‘Abraham replied, ‘They have Moses and the Prophets; let them listen to them.’

‘No, father Abraham,’ he said, ‘but if someone from the dead goes to them, they will repent.’

He said to him, ‘If they do not listen to Moses and the Prophets, they will not be convinced even if someone rises from the dead.’[7]

The parable poses a question central to many ghost stories and, in its broader implications, to the wider gothic – What would happen if someone came back from the dead? The question is posed in the parable in the context of faith – would people believe and repent if they saw the dead? In other words, would the supernatural prove the divine? Or, in more inclusive terms, would the supernatural prove the existence of the ‘transcendent’ or that which has meaning beyond this material world? And, would this lead to some form of conviction, connection to this other and a subsequent redemptive change?   The closing assertion of the parable is that this is not the case. It is this assertion that is both implicitly and explicitly investigated in numerous gothic works by sending the dead into the living world with a mission of redemption. In the next post, I will look at how this parable is implicitly referenced and its message explored in Dicken’s A Christmas Carol.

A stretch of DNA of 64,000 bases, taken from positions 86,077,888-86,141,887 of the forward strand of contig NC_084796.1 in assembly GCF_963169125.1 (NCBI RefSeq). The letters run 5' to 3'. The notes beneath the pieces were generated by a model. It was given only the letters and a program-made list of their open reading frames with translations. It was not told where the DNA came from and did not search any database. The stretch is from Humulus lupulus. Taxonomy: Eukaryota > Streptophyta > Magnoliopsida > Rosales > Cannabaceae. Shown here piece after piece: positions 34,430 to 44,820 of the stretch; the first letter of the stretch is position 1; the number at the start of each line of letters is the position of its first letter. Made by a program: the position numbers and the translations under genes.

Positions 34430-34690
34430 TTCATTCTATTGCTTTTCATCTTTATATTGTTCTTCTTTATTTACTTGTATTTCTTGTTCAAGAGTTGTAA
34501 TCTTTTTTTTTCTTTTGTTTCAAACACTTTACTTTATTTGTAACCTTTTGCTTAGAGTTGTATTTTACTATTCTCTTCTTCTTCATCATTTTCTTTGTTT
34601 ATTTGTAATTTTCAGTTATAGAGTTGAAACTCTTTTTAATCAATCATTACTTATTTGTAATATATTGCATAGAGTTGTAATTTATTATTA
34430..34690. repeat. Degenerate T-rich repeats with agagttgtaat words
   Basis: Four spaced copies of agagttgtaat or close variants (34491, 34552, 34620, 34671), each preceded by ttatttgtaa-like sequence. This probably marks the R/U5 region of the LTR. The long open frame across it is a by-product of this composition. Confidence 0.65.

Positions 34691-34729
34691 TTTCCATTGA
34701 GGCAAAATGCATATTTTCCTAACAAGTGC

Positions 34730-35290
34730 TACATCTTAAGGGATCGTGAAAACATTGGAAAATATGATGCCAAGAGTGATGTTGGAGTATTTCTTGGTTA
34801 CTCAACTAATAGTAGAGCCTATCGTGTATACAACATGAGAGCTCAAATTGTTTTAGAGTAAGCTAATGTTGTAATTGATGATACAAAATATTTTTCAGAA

[1] Vincent Van Gogh, ‘The Raising of Lazarus’, picture sourced from Art and the Bible, <http://www.artbible.info/art/large/462.html>

[2] John 11:1-44, pp1077-1078. All biblical quotations are taken from The Holy Bible: New International Version, (Great Britain: International Bible Society, 1984).

[3] John 11:35, p1078.

[4] ‘For the wages of sin is death, but the gift of God is eternal life in Christ Jesus Our Lord.’ Romans 6: 24, Bible, p1133

[5] Picture sourced from We Know Your Dreams , <http://weknowyourdreamz.com/image.php?pic=/images/zombies/zombies-01.jpg>

[6]  Russian Icon, ‘The Parable of the Rich Man and Lazarus’, picture sourced from Pravoslavie.ru, <http://www.pravoslavie.ru/english/74824.htm>

[7] Luke 16: 29-31, p 1050. All biblical quotations are taken from The Holy Bible: New International Version, (Great Britain: International Bible Society, 1984).